We became more familiar with E. coli after the Minnesota Department of Health (MDH) investigated an outbreak at the State Fair last month. Investigators identified 11 cases among Minnesota residents who visited the fair prior to becoming ill. Fairgoers ages 2 to 43-years-old were sickened with one patient hospitalized with serious complications from hemolytic uremic syndrome, which affects the kidneys. According to evidence, contact with livestock was a key factor. A commonality between all cases is that those infected reported visiting the Miracle of Birth exhibit and having contact with calves, goats, sheep or piglets. Some did not have direct contact with animals and may have been exposed through contact with contaminated surfaces like fence rails.
According to the MDH, symptoms of E. coli include stomach cramps and diarrhea, often with bloody stools and a low-grade fever. People typically become ill two to five days after exposure and most people recover in five to 10 days, MDH says. Those most at risk are children under 10, the elderly and those with weakened immune systems.
Escherichia coli (E. coli) bacteria normally live in the intestines of healthy people and animals. Most varieties of E. coli are harmless or cause relatively brief diarrhea. But a few particularly nasty strains, such as E. coli O157:H7, can cause severe abdominal cramps, bloody diarrhea and vomiting. Potential sources of exposure include contaminated food or water and person-to-person contact.
Treatment for E. coli is often rest and hydration and, in some cases, antibiotics. Healthy people who are infected with E. coli will usually feel better in a week. E. coli O157 can be passed from person to person through fecal-oral transmission, especially among families with children still in diapers. It can be passed in the stool for weeks and sometimes even months after symptoms resolve.
This is another serious condition that includes stomach-symptoms like vomiting, cramps, loss of appetite and constipation.
The most common cause of bowel obstructions is adhesions, which is scarring in the abdomen, most commonly from a prior abdominal surgery. Other causes include cancers of the intestines, hernias or inflammatory bowel disease.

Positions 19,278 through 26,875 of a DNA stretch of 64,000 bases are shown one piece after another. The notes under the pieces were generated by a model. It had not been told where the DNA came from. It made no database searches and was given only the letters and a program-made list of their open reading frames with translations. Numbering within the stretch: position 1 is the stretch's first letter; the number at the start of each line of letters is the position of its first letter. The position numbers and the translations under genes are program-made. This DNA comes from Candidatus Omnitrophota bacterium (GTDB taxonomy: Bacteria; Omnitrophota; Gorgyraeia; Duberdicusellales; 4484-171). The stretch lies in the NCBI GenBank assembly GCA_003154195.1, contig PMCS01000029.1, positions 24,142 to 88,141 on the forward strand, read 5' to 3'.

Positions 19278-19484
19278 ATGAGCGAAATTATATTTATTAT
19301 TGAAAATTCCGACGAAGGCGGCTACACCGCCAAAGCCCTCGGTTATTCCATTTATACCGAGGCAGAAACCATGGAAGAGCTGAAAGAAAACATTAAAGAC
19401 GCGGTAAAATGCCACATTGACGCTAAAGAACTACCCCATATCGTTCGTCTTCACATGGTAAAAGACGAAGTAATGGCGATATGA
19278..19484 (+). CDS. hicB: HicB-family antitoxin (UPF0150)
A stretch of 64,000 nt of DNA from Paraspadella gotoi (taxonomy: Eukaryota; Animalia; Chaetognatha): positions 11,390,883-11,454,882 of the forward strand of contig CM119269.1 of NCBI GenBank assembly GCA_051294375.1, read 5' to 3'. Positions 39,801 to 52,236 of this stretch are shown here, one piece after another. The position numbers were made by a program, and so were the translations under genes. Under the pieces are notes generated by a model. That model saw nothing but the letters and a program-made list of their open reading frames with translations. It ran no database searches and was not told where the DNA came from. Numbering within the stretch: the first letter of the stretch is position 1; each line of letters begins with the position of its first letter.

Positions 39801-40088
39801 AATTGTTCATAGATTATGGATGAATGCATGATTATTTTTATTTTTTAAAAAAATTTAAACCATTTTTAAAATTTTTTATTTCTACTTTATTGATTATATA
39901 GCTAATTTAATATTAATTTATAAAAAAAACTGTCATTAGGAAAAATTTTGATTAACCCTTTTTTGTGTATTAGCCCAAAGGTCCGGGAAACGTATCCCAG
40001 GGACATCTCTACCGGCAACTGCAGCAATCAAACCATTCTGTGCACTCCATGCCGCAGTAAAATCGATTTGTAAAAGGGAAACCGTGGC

Treatment of a bowel obstruction is most commonly bowel rest, IV fluids and pain control.
Most patients are hospitalized due to the need for IV fluids to maintain hydration as well as the need for pain medications.
Other GI ailments
Nearly all of us have battled a GI disorder at some point in our lives. It generally starts with an upset stomach and progresses to nausea and vomiting. These sicknesses can also include diarrhea and a fever. Causes include: Viral Gastroenteritis (“Stomach Flu”)
Gastroenteritis symptoms may take several days to appear, though they normally don’t linger for more than a day or two. Exceptions may by those with rotavirus, whose symptoms can last up to nine days, and norovirus, which can last one to three days.
Food poisoning is an illness which occurs when you’ve eaten food contaminated by an infectious organism, such as salmonella, listeria or E. coli. This can occur with undercooked or improperly handled food. Symptoms typically appear eight to 12 hours after eating and can last for one to two days. Food poisoning begins with abdominal cramping, and commonly causes vomiting and diarrhea.
Constipation is a common condition in which a person does not pass stool as often as they need to. This can result in large, hard and painful to pass stools. There are many causes of constipation such as diet and medications.
This is a very common discomfort that happens when you are inactive, consume too much dairy or not enough fiber or water. Over-the-counter stool softeners can help in the short-term with dietary and lifestyle changes in the long-term.
Dr. Carolyn McClain, Medical Director of The Urgency Room.